• Dr Malcolm Burns, Office of the Government Chemist, LGC*
  • Dr Michael Walker, Office of the Government Chemist, LGC*
  • Dr Rosario Romero, Fera Science*
  • Dr Sophie Rollinson, Defra*
  • Elizabeth Andoh-Kesson, British Retail Consortium*
  • Giles Chapman, National Food Crime Unit*
  • Helen Munday, Food and Drink Federation*
  • Jim Fitzpatrick, Former MP
  • John Points, Consultant Analytical Scientist*
  • Jonathan Finlay, House of Commons Library*
  • Kerina Cheesman, Food and Drink Federation*
  • Liz Moran, Public Analyst Scientific Services*
  • Miguel Arranz Carrero, Defra*
  • Members of the POST Board*
  • Paul Dobson, Food Intelligence Industry Network*
  • Peter Wareing, Food Safety Ltd*
  • Professor Chris Elliott, Institute for Global Food Security, Queen’s University Belfast*
  • Professor Lisa Jack, University of Portsmouth*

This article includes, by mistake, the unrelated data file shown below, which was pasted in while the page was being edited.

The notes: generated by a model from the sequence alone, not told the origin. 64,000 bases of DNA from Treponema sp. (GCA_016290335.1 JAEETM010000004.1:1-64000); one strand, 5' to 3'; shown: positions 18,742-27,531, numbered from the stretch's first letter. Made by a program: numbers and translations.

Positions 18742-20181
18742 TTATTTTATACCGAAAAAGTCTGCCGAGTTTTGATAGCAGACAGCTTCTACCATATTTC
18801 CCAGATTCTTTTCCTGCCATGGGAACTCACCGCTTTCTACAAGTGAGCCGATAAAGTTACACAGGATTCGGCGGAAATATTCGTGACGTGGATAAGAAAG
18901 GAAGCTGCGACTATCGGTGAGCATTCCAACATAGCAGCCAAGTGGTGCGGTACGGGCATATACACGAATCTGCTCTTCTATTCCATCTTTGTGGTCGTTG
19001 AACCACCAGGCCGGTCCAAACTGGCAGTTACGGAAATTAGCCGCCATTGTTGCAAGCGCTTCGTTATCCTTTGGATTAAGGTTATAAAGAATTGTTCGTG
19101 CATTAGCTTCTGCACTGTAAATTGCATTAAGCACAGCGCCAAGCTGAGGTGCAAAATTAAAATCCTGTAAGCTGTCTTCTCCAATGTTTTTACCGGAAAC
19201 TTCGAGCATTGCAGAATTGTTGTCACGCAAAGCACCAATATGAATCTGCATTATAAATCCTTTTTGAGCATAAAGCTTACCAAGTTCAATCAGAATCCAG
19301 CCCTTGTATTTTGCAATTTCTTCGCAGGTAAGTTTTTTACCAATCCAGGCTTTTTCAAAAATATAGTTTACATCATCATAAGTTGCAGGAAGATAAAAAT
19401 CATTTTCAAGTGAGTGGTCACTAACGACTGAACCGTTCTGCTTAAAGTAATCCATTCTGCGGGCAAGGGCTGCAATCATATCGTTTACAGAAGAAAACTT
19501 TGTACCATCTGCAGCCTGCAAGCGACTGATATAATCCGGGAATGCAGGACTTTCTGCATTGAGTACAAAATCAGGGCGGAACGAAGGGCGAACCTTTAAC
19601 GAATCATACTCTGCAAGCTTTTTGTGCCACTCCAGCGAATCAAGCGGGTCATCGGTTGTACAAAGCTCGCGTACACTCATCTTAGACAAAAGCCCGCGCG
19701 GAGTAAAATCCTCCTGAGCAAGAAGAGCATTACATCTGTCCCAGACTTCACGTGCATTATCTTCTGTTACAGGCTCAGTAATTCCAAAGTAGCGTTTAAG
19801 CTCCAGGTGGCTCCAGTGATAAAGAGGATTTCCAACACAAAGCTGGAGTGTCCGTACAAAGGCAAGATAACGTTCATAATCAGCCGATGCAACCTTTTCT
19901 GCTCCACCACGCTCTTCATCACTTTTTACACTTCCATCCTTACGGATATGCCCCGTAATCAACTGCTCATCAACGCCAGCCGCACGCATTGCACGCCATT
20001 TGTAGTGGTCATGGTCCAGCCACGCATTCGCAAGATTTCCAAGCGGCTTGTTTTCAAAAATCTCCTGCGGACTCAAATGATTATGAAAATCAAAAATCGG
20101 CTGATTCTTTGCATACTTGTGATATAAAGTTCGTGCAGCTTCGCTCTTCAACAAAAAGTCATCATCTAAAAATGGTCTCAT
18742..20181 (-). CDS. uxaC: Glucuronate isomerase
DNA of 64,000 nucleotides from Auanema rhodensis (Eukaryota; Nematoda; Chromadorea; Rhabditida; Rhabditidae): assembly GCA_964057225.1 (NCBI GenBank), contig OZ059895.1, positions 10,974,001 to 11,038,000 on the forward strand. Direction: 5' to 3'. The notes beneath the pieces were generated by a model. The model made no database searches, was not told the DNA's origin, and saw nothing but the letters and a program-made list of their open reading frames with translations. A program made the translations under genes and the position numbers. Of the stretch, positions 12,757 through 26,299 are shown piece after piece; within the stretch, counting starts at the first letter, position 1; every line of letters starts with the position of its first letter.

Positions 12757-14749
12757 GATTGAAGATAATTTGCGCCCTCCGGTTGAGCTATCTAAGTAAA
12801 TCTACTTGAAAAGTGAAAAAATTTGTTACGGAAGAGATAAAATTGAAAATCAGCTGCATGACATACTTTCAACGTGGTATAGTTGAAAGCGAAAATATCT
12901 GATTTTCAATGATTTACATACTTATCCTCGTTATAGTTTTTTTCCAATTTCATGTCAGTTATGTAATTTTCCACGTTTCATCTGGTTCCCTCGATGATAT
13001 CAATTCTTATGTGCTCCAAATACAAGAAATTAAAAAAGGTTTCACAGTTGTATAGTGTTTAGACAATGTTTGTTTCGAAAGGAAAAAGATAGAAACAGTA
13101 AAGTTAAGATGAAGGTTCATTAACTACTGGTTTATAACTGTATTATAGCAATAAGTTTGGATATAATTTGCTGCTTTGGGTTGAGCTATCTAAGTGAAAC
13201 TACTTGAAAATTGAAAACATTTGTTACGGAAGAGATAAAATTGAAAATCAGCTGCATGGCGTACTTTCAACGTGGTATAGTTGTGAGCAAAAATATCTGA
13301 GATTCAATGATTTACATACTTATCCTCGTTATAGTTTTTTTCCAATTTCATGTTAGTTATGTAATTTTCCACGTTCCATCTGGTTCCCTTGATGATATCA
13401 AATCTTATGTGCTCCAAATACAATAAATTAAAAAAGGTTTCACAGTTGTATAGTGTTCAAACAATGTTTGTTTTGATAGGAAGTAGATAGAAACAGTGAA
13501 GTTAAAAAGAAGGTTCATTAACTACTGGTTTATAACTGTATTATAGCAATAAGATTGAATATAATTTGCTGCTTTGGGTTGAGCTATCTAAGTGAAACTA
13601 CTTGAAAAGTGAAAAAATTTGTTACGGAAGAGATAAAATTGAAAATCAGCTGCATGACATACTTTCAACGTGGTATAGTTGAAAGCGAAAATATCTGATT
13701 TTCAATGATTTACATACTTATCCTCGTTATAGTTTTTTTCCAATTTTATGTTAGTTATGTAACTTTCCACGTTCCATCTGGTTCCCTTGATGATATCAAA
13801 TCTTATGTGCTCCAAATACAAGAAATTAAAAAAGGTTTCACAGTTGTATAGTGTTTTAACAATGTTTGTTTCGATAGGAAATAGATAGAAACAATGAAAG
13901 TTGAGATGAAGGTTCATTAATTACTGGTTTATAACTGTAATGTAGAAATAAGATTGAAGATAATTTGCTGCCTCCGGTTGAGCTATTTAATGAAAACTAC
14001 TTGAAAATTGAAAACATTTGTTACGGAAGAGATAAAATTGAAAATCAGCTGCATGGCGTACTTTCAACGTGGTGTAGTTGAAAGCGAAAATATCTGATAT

• Professor Louise Manning, Royal Agriculture University*
  • Professor Nicholas Lord, University of Manchester*
  • Professor Roy Goodacre, University of Liverpool*
  • Rachel Ward, Institute for Food Science and Technology*
  • Richard Werran, British Standards Institution*
  • Ron McNaughton, Food Standards Scotland*
  • Samantha Royston, National Food Crime Unit*
  • Sarah Coe, House of Commons Library*
  • Selvarani Elahi, Office of the Government Chemist, LGC and Food Authenticity Network*
  • Stephanie Young, Staffordshire County Council*
  • Tom Stafford, Defra*
  • Trefor Griffith, Grant Thornton

 *denotes people and organisations who acted as external reviewers of the briefing. 


Documents to download

Related posts